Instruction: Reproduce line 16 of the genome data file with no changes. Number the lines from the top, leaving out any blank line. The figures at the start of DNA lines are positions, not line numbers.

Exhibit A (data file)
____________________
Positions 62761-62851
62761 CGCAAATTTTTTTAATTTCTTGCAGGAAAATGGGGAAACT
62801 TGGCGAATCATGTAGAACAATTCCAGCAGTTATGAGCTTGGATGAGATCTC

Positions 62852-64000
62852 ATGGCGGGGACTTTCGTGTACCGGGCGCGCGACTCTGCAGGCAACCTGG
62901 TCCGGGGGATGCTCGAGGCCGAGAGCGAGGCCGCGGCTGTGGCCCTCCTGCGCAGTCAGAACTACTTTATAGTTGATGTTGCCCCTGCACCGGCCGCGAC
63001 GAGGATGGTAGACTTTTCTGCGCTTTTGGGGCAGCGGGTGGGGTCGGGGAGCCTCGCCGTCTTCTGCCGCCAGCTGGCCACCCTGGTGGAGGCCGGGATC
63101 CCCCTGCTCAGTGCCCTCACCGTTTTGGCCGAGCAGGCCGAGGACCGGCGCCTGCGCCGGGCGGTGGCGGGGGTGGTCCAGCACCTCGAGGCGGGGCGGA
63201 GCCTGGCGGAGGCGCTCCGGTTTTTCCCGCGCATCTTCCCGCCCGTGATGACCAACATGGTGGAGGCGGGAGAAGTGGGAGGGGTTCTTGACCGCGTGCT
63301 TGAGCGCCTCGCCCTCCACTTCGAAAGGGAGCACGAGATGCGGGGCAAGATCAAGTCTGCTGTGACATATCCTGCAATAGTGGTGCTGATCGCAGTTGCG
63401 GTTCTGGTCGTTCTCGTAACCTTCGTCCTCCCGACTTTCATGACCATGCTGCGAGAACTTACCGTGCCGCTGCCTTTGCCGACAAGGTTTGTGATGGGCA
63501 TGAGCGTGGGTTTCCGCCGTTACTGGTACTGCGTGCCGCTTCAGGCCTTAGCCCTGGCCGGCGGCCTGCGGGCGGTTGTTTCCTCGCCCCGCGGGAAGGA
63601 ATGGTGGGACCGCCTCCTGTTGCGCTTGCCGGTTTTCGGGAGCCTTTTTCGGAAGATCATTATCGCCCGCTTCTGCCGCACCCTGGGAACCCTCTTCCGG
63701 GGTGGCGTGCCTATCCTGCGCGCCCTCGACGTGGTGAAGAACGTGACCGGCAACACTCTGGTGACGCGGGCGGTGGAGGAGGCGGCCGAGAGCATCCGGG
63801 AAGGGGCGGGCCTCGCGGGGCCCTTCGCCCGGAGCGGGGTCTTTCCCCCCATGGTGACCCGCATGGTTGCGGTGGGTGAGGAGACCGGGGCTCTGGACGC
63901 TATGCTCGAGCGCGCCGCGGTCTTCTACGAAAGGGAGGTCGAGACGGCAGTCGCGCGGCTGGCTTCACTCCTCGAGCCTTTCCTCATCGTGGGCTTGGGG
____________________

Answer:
63901 TATGCTCGAGCGCGCCGCGGTCTTCTACGAAAGGGAGGTCGAGACGGCAGTCGCGCGGCTGGCTTCACTCCTCGAGCCTTTCCTCATCGTGGGCTTGGGG